With all the features of the two thermostats considered, the Nest is a clear favourite and scores yet another point!
Can the Hive catch up? Let’s find out! The main difference between the two devices is that the Nest needs to be constantly wired. The Hive makes placement a lot easier, with only 4 AA batteries and placement on any wall of your choice with a two-year battery life. However, the Nest must be plugged into a wall socket and use a stand, or replace the existing wiring for your old wall-mounted thermostat. Each device can be self-installed along with some basic DIY skills.
You can also get these devices professionally installed by an engineer, which will cost a little extra. The Hive wins its first point for its portability! In case you didn’t know, we will never charge you for installing a smart thermostat and walk you through its features and how it works, thereby saving you between £60-80 compared to others.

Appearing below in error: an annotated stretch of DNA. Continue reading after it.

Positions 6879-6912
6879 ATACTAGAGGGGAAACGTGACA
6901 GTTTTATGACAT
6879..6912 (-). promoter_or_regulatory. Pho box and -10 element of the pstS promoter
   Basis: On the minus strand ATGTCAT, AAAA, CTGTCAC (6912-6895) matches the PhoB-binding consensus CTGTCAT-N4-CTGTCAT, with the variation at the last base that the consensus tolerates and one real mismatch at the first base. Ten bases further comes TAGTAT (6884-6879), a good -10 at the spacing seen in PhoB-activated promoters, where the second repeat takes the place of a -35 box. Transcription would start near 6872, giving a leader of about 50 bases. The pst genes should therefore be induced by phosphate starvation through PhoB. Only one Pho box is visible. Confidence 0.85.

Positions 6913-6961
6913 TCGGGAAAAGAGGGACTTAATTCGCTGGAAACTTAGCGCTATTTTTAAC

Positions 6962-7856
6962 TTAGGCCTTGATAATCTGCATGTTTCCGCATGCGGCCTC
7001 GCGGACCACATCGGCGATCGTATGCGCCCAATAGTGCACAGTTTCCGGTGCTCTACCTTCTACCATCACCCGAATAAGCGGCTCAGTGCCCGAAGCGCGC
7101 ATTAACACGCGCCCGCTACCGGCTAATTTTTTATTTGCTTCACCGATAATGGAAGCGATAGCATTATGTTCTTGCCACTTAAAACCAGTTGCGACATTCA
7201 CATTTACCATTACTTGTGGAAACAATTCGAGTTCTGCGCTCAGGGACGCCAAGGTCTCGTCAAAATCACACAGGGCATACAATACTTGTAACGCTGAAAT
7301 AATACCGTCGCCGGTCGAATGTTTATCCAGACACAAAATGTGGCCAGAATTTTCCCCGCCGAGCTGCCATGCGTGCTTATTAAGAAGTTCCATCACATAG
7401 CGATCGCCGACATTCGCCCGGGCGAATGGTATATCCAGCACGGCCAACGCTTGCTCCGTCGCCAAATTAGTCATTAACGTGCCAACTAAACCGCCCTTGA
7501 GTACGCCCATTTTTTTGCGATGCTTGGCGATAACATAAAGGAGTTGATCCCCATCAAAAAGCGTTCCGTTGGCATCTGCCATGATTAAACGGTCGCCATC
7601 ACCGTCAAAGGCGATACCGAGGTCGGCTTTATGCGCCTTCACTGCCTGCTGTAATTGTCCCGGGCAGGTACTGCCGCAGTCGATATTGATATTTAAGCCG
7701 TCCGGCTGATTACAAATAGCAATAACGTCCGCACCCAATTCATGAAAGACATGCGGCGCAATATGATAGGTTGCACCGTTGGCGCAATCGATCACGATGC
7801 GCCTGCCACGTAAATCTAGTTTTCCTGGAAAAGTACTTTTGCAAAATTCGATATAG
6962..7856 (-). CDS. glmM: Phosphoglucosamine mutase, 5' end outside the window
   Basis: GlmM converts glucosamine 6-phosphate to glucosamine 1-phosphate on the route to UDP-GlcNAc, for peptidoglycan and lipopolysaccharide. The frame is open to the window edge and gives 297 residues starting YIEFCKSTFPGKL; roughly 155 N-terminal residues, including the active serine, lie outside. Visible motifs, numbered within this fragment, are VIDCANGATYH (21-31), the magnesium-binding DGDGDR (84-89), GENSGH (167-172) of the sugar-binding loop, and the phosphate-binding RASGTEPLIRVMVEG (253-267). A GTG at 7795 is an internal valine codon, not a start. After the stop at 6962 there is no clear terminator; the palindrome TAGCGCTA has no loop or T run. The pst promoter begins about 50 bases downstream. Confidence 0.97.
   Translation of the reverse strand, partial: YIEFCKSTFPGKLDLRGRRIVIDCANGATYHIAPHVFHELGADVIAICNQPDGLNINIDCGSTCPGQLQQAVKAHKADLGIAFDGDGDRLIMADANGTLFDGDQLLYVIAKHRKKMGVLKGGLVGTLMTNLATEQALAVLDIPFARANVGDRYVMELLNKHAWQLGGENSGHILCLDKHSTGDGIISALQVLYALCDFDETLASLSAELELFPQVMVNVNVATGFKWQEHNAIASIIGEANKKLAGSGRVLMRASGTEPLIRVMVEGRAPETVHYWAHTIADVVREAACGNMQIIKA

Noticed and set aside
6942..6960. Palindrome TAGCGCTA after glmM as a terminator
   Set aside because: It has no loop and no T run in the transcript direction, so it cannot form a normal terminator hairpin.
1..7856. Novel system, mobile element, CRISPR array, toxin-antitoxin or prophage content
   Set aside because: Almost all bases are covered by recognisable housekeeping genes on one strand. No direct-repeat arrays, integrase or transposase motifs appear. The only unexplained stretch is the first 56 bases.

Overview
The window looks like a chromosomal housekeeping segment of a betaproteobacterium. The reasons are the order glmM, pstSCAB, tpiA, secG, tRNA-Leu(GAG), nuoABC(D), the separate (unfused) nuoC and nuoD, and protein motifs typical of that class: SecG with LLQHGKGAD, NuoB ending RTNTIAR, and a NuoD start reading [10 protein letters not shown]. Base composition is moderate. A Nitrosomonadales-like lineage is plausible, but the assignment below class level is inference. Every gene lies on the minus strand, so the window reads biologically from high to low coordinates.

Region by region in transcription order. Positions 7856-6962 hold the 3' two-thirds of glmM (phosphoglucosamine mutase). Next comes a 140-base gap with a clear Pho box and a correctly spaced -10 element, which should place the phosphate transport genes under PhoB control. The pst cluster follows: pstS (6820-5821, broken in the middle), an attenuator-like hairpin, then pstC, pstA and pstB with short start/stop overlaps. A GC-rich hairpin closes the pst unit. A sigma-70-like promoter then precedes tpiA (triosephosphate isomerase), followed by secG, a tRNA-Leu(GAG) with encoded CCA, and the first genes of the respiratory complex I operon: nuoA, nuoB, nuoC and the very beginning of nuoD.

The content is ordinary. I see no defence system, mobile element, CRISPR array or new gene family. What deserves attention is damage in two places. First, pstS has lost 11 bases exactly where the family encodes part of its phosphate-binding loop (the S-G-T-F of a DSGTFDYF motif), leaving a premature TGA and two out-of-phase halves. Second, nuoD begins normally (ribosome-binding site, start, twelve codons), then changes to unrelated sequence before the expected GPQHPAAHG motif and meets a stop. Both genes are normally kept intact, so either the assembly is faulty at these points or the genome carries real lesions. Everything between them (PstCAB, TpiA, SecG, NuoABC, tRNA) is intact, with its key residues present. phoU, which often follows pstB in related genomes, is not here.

Nest offer a home security camera and a smoke alarm, which are both compatible with their thermostat. These additional devices act as an extension to the Nest’s thermostat capabilities, with the ability to track motion when you enter a room and facial identification too through the cameras. The smoke alarm, when paired with the thermostat, switches off the heating once smoke is detected to eliminate any increased risks from radiators being fully heated. You will also benefit from the use of third-party products using Nest’s very own “Works With Nest” feature. One of the best examples is the Phillips Hue system, which allows you to use your Nest thermostat to switch on Hue lighting. However, there’s a lot more to it than just switching lights on and off. The Nest automates these lights to change colour based on your thermostat’s temperature: it blinks if smoke is detected or automates your lights to switch on and off while you’re away for security.